Facebook India head Kirthiga Reddy steps down

The social networking giant has started looking for a successor to Reddy, who would be moving to Facebook’s headquarters in the US in the next 6-12 months.

February 13, 2016 08:39 am | Updated December 04, 2021 11:03 pm IST - New Delhi

Kirthiga Reddy

Kirthiga Reddy

A day after >closing down its controversy-ridden Free Basics programme here, Facebook India Managing Director Kirthiga Reddy today stepped down from her current role and will relocate to the US.

The social networking giant has started looking for a successor to Reddy, who would be moving to Facebook’s headquarters in the US in the next 6-12 months.

Reddy said she along with William Easton, Managing Director of Emerging Markets (APAC) and Dan Neary, VP Asia Pacific, have started looking for her successor in India.

Facebook yesterday shut down ‘Free Basics’ in India, days after telecom regulator TRAI barred operators from charging discriminatory rates for Internet access based on content.

“When my family relocated to India, we knew that we would move back to the US some day. It’s a bittersweet moment to share that the return timeframe is coming up in the next 6—12 months,” Reddy said in a post on the social networking site today.

“It will be business as usual over the next 6—12 months. I am working closely with William Easton and Dan Neary as we search for my successor in India. I have also begun to explore new opportunities at Facebook back at Menlo Park,” she added.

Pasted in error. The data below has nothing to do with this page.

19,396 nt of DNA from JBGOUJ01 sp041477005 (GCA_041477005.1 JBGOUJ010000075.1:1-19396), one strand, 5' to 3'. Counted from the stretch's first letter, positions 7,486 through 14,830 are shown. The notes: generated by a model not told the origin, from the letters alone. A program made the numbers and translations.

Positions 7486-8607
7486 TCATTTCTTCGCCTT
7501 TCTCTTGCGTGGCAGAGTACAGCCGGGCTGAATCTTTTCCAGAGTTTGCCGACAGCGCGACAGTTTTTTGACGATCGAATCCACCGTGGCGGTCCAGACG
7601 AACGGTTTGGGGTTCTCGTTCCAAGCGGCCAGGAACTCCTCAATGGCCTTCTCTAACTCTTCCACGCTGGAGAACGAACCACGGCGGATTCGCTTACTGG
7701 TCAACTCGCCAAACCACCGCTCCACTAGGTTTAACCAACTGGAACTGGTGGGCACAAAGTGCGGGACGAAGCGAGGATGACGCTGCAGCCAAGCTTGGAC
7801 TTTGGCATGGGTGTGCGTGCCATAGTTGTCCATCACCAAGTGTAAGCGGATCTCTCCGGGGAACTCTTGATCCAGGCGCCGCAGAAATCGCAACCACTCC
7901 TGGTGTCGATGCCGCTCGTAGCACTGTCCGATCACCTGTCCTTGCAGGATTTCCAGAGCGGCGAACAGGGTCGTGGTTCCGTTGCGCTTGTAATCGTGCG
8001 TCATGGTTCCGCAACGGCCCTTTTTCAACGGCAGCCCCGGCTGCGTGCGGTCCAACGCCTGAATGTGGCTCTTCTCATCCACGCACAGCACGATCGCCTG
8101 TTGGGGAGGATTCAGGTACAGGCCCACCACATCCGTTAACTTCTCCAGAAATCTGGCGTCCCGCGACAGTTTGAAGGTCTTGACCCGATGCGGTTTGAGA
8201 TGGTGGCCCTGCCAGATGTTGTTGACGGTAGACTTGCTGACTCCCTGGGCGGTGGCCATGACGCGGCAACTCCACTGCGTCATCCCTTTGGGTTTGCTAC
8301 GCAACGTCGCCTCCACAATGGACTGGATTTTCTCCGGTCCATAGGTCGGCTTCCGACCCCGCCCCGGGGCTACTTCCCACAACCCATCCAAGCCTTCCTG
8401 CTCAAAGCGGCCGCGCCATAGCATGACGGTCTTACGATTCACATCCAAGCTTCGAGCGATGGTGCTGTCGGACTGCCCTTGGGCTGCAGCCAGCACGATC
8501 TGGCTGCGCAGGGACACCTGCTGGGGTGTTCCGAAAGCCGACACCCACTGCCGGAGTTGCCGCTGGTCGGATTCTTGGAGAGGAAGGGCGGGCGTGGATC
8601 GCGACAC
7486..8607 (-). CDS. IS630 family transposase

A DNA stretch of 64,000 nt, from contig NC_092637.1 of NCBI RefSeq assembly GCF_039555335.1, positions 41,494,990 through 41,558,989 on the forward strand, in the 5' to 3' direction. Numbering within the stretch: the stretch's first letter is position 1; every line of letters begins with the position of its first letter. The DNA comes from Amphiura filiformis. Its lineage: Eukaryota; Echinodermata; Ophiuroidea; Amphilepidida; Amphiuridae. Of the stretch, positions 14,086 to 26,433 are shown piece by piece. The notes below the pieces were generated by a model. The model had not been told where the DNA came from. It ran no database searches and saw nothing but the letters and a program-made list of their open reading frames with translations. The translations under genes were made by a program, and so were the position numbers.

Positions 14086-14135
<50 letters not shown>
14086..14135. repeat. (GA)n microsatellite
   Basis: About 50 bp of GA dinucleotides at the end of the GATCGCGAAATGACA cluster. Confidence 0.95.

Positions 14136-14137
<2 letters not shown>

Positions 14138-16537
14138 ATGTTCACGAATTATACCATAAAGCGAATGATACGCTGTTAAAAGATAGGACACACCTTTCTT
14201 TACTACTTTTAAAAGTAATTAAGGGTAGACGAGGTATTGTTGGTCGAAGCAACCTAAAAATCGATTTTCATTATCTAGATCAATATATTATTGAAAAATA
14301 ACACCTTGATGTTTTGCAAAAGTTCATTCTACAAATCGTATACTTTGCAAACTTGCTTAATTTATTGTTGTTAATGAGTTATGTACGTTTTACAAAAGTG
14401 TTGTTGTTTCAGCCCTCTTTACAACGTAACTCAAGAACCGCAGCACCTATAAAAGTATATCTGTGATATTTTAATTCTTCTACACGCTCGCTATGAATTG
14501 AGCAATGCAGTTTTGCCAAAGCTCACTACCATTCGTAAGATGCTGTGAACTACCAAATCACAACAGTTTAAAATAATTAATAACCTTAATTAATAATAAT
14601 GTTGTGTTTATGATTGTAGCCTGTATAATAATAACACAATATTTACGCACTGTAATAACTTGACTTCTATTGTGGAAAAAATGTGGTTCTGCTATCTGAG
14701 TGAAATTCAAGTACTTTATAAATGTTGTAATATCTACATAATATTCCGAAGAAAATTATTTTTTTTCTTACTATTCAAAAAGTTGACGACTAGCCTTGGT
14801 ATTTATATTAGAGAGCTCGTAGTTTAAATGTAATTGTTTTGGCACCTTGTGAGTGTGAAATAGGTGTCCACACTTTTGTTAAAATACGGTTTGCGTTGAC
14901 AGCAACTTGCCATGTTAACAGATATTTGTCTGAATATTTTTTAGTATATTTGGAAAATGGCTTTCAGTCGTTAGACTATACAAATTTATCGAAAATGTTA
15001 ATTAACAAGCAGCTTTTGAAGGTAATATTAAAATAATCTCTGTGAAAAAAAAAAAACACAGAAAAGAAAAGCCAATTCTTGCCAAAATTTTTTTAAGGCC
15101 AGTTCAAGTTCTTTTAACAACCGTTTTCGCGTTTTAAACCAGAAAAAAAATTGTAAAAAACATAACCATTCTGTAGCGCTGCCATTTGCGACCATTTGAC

Free Basics was offered in India in partnership with Reliance Communications and was earlier known as Internet.org.

Telecom Minister Ravi Shankar Prasad has also slammed Free Basics saying such differential pricing modes are “plainly not acceptable” and Internet should not become a monopoly of few.

After months—long consultation process, triggered by the net neutrality debate, Telecom Regulatory Authority of India (Trai) earlier this week barred operators from charging different rates for data access, dealing a blow to Free Basics and other such plans like Airtel Zero.

While Facebook had promoted Free Basics as a programme aimed at providing basic Internet access to people in partnership with telecom operators, critics slammed the service saying it violated the principle of net neutrality.

Reddy said over the last six years, starting as the first employee for Facebook in India, she has had the privilege to be part of its amazing growth journey, from the firm’s operations in Hyderabad to being a business partner for its clients.

“Above all, it’s all been about our mission: Give people the power to share and make the world more open and connected. We have only just begun,” she added.

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